The edited volume is an anthology of twenty-four real-life experiences of mental illnesses survivors along with seventeen lovely poems and a little bit of art on mental health. At the outset, the editors explain the rationale for the title in their Preface. Mental illness affects every aspect of individual lives as well as of their family members. In addition they have to face various forms of stigma and discrimination in their daily life. Negative attitudes are highly associated with people with mental illness and their family members, which has an impact on different life domains like social mobility, relationships, and community. There is also an adverse effect on the marital life of patients with mental health problems. The condition is a state of ‘social suffering’ as we read in the different stories in the book.
The author of the first story has written about her journey in the field of mental health while the last tale is about the author’s personal journey with hypomania. The stories in this volume, e.g., ‘It’s All in Your Mind’, ‘An Anaesthetized Life’, ‘Bipolar Sunshine’ and ‘Enter the Light’ are life narratives of patients with schizophrenia, bipolar, major depressive and manic disorders.
The belief in supernatural etiology of mental illness from magical spirits (witches or demons), or possession by evil spirits is still prevalent in our society. This compels the patient to seek help from different traditional healers such as astrologers, gunias, tantrics, babas, ojhas, fakirs, and sadhus. The story ‘Coming out of the Closet’ mentions these practices. In one astrologer’s opinion, ‘this is the punishment by god due to robbing the temple in his previous birth.’ People expect miracles from these traditional healers. Family members prefer to consult the traditional healers as allopathic medicines need time to take effect.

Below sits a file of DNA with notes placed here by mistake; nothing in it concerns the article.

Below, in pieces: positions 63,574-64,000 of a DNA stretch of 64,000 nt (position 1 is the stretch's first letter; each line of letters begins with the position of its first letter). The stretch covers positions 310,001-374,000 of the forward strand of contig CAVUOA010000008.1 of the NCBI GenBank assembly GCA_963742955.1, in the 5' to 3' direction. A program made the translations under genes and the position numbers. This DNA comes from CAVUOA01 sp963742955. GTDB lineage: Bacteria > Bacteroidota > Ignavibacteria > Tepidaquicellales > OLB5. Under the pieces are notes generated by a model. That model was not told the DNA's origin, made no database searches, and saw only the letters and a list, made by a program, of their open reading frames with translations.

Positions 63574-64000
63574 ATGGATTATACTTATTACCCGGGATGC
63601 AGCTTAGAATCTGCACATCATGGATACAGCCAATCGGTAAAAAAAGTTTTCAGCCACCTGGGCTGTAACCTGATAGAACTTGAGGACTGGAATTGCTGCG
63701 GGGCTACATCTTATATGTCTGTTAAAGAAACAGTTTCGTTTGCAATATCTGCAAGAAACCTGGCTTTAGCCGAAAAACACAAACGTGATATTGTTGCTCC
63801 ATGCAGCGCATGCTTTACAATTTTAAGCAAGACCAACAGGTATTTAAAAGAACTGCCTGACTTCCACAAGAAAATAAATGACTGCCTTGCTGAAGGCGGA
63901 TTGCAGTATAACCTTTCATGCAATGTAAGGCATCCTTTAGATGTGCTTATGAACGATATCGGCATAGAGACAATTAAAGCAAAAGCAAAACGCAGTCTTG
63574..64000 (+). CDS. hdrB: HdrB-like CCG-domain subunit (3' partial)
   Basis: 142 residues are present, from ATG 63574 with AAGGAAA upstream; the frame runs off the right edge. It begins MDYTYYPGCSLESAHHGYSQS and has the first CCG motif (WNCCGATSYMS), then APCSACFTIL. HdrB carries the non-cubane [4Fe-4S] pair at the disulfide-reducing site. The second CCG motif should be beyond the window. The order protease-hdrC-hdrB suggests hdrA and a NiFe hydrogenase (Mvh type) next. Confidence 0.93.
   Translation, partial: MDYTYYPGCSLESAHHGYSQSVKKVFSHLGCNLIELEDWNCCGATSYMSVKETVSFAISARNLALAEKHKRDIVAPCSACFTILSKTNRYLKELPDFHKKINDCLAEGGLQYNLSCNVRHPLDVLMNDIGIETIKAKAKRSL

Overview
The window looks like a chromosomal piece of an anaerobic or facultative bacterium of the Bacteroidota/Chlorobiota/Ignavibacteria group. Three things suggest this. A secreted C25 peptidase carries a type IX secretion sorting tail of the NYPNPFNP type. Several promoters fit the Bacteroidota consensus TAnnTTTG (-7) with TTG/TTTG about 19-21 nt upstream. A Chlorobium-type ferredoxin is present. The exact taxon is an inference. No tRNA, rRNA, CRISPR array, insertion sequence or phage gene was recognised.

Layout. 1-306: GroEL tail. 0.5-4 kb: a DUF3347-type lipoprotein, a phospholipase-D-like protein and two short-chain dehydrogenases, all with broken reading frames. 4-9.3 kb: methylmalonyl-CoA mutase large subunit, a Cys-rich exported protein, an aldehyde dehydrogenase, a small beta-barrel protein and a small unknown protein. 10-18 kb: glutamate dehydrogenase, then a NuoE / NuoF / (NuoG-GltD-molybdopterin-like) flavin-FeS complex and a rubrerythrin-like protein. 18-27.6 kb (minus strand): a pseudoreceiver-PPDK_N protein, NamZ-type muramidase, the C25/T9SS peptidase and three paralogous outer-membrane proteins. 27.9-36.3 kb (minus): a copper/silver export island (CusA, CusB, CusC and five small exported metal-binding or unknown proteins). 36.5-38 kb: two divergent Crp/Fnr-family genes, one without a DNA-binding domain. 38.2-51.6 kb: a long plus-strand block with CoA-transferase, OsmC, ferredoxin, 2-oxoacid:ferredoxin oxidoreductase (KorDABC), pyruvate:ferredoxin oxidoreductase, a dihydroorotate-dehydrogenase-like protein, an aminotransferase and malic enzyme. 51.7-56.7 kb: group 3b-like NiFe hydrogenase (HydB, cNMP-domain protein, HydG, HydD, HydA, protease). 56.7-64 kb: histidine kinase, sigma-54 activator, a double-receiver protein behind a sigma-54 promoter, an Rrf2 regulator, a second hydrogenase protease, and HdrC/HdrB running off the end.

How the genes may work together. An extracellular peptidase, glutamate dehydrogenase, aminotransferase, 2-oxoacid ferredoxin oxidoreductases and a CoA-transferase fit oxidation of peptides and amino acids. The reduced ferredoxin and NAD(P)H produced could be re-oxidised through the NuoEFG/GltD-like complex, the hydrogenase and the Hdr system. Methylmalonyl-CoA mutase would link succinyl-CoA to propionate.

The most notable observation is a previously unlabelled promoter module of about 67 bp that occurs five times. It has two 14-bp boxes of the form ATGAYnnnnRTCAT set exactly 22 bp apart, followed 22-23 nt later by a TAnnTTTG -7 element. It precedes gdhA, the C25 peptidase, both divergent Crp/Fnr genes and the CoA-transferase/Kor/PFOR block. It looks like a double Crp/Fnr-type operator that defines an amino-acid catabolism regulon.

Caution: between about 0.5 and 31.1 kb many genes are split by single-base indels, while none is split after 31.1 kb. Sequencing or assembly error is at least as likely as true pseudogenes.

This reviewer liked most the story of ‘An Anaesthetized Life’. It is a touching story of a patient with borderline personality disorder. At the age of ten, her family was thrown into turmoil because of her father’s extramarital affairs. She was continuously sexually molested by her uncle and suffered sexual and physical abuse by the local thugs during her school days. In another tale ‘Pyaar ka Punchnama: A Memoir’, the author explains the similarity between the jersey gau (cow) and anemic post-traumatic stress disorder (PTSD). She says that ‘the cow is fed generously to produce more milk and an anaemic patient is fed the same way so that their hemoglobin levels rise without their likes and dislikes.’ Most of these stories are also about gross human rights violations of people.